Gloriana's Torch by Patricia Finney

Slaves and secrets in the age of the Armada
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The Independent Culture

Thrillers need jeopardy, if the story is to matter. We have to care: in particular, we have to care in historical thrillers, where we know how everything came out. We have to feel certainty unravel and the anxiety of past times come back.

Patricia Finney's three thrillers about Elizabethan intelligence men - Gloriana's Torch is a sequel to Firedrake's Eye and Unicorn's Blood - pull few punches about the dirty necessities of the realm's safety. One of her heroes, David Beckett, never wanted anything to do with the world of secrets and ended up with a maimed sword-hand and occasional fits. The other, Simon, has long pretended to be dead as part of an elaborate scam. They live in a half-world of fanatics and sadists, just to mention their allies, but never doubt the urgency of what they do.

In this novel, that urgency becomes manifest in the shape of Philip of Spain's Grand Armada. Simon, captured merely for being a Jew, is a galley slave in one of the great Spanish galleasses. David is haunted by a possible future in which he is one of the major players in England's defence against a Spanish landing - blowing up London Bridge, and helping to smash the Tercio of Lombardy in the Battle of Oxford. Their successful protection of Queen Elizabeth's life and reputation reaches its culmination in their defence of her realm.

In Gloriana's Torch, Finney pays more attention to women. With Simon in chains, his wife, Rebecca, becomes an agent, infiltrating the Armada as a translator. Her former servant - an African warrior woman and mystic, Merula - does some of the heavy lifting for David, while pursuing her own agendas: retrieving an enslaved son, and perhaps stealing the secret of gunpowder.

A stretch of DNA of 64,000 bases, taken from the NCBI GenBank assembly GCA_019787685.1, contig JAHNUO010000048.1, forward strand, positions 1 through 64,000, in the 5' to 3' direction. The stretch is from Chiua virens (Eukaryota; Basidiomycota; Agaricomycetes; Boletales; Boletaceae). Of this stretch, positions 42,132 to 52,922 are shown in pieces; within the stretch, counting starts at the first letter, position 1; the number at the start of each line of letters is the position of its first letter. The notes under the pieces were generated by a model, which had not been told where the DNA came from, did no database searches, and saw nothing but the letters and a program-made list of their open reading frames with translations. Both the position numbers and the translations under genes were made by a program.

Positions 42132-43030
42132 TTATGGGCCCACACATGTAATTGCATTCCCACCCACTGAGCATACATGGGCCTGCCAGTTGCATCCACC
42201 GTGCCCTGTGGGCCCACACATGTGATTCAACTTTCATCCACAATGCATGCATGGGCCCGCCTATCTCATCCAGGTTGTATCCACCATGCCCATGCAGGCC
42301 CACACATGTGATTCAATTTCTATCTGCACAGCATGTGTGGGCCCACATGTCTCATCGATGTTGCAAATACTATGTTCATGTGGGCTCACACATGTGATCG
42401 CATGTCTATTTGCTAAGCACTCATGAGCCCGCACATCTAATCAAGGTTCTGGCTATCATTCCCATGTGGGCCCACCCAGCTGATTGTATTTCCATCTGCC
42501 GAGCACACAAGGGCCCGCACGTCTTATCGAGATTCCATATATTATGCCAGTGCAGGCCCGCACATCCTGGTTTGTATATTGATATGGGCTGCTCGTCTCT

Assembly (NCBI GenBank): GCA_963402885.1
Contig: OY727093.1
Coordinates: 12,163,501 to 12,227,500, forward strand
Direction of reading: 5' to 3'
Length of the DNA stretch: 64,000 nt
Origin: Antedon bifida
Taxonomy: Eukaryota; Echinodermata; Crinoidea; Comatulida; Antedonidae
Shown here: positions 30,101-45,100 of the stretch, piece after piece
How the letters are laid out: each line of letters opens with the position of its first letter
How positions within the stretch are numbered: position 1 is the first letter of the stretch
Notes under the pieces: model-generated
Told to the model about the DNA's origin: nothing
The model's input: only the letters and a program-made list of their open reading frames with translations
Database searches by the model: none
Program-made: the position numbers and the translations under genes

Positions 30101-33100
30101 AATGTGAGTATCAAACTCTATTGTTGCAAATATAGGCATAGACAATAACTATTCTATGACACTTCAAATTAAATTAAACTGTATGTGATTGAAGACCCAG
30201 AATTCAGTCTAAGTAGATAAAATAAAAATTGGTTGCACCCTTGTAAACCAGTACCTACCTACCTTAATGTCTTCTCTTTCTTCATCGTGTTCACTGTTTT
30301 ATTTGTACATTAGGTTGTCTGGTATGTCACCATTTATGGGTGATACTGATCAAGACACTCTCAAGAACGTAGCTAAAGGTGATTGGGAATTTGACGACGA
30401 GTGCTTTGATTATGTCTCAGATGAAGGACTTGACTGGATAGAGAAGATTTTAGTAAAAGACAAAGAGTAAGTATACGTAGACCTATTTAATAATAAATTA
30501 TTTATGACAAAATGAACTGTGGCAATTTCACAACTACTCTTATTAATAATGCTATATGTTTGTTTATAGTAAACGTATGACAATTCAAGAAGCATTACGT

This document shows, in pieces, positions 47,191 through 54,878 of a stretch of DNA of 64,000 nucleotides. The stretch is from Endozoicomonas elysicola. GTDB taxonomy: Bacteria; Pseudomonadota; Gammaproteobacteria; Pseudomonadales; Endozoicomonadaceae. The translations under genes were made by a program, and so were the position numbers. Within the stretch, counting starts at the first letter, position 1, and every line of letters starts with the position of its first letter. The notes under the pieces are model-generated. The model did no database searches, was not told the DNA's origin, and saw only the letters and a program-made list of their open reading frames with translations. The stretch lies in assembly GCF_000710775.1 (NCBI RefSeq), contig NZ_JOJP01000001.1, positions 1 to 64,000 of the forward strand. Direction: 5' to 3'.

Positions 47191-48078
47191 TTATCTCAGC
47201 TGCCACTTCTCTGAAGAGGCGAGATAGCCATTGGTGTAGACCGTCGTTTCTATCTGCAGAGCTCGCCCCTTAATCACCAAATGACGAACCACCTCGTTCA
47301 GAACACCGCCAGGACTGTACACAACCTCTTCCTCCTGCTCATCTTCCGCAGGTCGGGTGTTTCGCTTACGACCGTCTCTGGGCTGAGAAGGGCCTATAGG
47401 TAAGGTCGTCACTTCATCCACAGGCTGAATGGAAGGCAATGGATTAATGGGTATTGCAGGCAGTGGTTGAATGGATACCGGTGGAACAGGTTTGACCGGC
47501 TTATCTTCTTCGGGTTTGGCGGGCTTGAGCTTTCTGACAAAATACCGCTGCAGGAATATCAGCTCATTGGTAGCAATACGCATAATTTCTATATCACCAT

Finney is fascinated by how things work. Much of her plot is based on the assumption that Philip's plans for the Armada included some ploy that would give it a chance of success. Her novel depends on details: the making of gunpowder, and what happens when a cannon gets loose. And the books' language is a triumph. Finney finds a workable compromise between anachronistic slanginess and a verbose rhodomontade that would probably more accurately represent much of Elizabethan speech. We never forget that these people are not us, but equally they are what we might have been. They are not aliens but ancestors.

Finney cares for all her characters. She is good at villains with complex motives - an inquisitor with secrets in his background, or a slave overseer who genuinely likes the men he bullies into being catamites. Each book has an omniscient narrator - here, sometimes the author herself and sometimes the visionary Merula, a character with whose good sense about religion she is a little too in love. Hippy-dippy mysticism is as present in Finney's work as details about the hardening of rowers' hands. Luckily, it expresses itself in glowing pastel decoration, as attractive as it is sometimes irritating. Finney's unpreparedness to compromise with her prose is yet another of her passionate intensities.